I knew that my years of refusal and gate-keeping had taken their toll on my husband. Much of the work I’ve done in changing, then, has naturally been focused on trying to undo this damage to him. I’ve worked to make it up to him. I’ve judged progress largely by his experiences and views. When he said he felt more married than he ever had before, I knew that something was working. When he asked me for something new sexually for the first time in a couple decades, I sensed that he felt largely healed.
Somehow I kept forgetting that my years of refusal and gate-keeping had taken their toll not just on my husband and on our marriage, but on me as well. I didn’t trust my husband. I never felt like he truly saw me. When it came to our sex life, I felt like it was all for him. His pleasure was primary, and mine was an afterthought. I got so used to suppressing my desire for sex that I nearly lost the ability to recognize it for what it was. Basically, I lost touch with my sexual self.
I had much to unlearn, and that was what provided most of my husband’s healing. Simply changing how I responded to him (and by “simply,” I do NOT mean “easy”) assured him of my love and commitment. Once that was mostly done, I still had a lot of re-learning to do for my own sake. I had to learn how to trust, how to give, how to ask, and how to receive. I am still very much a work in progress. I’ve especially struggled with these things:
Knowing that I have the right to request sexual activity. I’m not talking about initiating a mutual encounter here. That I can do. I’m talking about feeling an itch and wanting it scratched even when my husband would rather do something else (e.g., sleep). I have been working hard to get out of the patterns that developed out of guilt that told me I didn’t have the right to pleasure after denying my husband so much pleasure over the years.
Asking for what I want. Even when we are in a mutual sexual encounter, I often struggle to ask for something specific. Do I not know what I would like? Am I not comfortable saying the words when they matter so much? Do I not fully embrace my sexual self? I suspect it’s a bit of all these things.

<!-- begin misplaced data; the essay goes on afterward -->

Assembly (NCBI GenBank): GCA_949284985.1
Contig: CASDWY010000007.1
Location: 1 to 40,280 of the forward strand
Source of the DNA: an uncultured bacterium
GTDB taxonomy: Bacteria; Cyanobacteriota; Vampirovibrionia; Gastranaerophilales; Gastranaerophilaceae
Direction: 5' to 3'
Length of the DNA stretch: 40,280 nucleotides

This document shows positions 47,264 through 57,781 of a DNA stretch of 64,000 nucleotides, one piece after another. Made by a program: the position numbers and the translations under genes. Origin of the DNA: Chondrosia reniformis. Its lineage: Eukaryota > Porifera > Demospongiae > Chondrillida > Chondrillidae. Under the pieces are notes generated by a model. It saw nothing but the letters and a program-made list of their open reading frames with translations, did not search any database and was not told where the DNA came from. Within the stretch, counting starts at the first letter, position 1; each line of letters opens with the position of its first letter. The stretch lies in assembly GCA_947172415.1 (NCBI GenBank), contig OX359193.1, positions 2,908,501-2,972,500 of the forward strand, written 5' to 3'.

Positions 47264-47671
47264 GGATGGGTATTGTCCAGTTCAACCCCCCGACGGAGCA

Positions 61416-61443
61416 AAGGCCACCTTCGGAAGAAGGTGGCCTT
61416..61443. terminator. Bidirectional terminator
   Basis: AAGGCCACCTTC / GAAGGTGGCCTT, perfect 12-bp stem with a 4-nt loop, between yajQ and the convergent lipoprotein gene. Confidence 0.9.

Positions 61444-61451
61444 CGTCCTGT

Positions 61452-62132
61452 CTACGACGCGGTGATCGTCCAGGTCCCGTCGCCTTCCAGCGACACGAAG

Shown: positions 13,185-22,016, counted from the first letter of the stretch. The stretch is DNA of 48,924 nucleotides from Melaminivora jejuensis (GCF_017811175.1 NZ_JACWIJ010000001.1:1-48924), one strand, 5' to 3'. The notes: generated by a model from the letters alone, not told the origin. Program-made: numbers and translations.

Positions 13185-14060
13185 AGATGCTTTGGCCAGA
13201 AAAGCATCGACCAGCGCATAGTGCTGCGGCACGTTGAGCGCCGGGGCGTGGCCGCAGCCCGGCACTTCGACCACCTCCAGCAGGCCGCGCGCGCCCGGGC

Receiving graciously. The part of me that has turned down lovely offers of assistance from friends during times of family crisis pulls the same “oh, don’t bother, it isn’t necessary, I’ll be just fine” garbage in bed with my husband. If he tries to provide me with pleasure because it’s what he wants, no problem. But sexual activity that is focused on me alone? Nope. Just not something I’m comfortable with.
I have been working on all these things, digging into root causes, spending a lot of time with God, practicing doing and saying the things that make me uncomfortable. I see glimpses of progress here and there, and that encourages me to keep going.
I’ve had a bad body image week. God has been surrounding me with opportunities to think hard about my body with several online discussion forum threads, blog posts, a book I’m reading, and a marital videotaping experience that I’m still trying to figure out how to write about. As we went to bed last night, I found myself thinking I wanted some sexual connection, but I felt more like a slug than a sexual being due to the body image baggage I dragged upstairs with me. I decided I wanted to get right in my head before initiating anything (knowing that might be a couple days), so I lay in bed next to my husband and said nothing. My husband rolled over and started to fall asleep.
I learned that my husband knows me better than I’ve sometimes given him credit for. I had tossed my legs over his, so apparently my body knew I needed to ask even though my mind was struggling with my body. He reached over and started touching me–because he recognized that I needed something. He wanted nothing for himself. I was so overcome with gratitude for this man who knew what I needed and simply gave it to me. I found myself asking for very specific things, which he happily did.
All these things I’ve been working to learn as I’ve tried to reclaim my sexual self in our marriage happened naturally, without any particular effort on my part. I closed my eyes and thanked God for giving me a man who would do this for me. I thanked Him for allowing me to just soak in the blessings from my husband.
My prayer of gratitude led to a feeling of such peace and restoration. As I lay curled up on my husband’s chest in my afterglow a bit later, I knew that I had been healed of the damage caused by my own refusal and gate-keeping.
It was three years ago today that I first recognized how I’d been hurting my husband. It is appropriate that today is the day I wake up and know that I, too, am healed of the damage I caused. I have been given the gift of my husband, all over again. Our marriage has been given the gift of healing.
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